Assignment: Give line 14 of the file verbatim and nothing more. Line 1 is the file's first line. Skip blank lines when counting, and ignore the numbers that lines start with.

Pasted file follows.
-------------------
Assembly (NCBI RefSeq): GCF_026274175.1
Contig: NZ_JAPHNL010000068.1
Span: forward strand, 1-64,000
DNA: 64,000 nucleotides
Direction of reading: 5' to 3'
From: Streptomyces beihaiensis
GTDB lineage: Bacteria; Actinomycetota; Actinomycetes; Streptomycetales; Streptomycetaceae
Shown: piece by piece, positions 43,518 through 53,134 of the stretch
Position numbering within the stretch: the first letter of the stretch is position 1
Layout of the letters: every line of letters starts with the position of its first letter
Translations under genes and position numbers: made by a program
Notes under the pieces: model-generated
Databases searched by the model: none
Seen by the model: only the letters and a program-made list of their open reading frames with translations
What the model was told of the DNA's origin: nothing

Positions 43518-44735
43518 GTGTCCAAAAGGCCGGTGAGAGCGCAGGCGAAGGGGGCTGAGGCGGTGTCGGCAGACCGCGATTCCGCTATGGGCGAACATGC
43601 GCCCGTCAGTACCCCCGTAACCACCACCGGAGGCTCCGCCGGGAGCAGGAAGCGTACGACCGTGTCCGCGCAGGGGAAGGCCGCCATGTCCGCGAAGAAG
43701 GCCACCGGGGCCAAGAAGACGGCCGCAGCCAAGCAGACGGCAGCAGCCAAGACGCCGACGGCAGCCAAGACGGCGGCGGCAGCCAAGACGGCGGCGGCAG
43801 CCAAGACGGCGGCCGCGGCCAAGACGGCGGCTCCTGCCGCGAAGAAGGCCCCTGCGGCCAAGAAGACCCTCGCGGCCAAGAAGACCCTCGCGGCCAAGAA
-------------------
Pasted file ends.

Seen by the model: only the letters and a program-made list of their open reading frames with translations